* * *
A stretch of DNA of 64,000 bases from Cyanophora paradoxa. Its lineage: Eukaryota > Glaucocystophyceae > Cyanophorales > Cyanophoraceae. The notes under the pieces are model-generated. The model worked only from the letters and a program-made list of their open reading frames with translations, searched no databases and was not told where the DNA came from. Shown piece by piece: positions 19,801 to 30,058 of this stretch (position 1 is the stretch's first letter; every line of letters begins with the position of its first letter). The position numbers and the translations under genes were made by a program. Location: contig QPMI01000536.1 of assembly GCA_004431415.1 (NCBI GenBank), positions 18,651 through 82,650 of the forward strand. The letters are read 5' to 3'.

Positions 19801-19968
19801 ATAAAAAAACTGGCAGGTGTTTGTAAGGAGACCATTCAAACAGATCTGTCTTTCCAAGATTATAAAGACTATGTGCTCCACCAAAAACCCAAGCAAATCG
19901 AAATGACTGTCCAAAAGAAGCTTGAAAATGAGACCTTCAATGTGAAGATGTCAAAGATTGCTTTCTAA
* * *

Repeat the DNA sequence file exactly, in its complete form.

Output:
A stretch of DNA of 64,000 bases from Cyanophora paradoxa. Its lineage: Eukaryota > Glaucocystophyceae > Cyanophorales > Cyanophoraceae. The notes under the pieces are model-generated. The model worked only from the letters and a program-made list of their open reading frames with translations, searched no databases and was not told where the DNA came from. Shown piece by piece: positions 19,801 to 30,058 of this stretch (position 1 is the stretch's first letter; every line of letters begins with the position of its first letter). The position numbers and the translations under genes were made by a program. Location: contig QPMI01000536.1 of assembly GCA_004431415.1 (NCBI GenBank), positions 18,651 through 82,650 of the forward strand. The letters are read 5' to 3'.

Positions 19801-19968
19801 ATAAAAAAACTGGCAGGTGTTTGTAAGGAGACCATTCAAACAGATCTGTCTTTCCAAGATTATAAAGACTATGTGCTCCACCAAAAACCCAAGCAAATCG
19901 AAATGACTGTCCAAAAGAAGCTTGAAAATGAGACCTTCAATGTGAAGATGTCAAAGATTGCTTTCTAA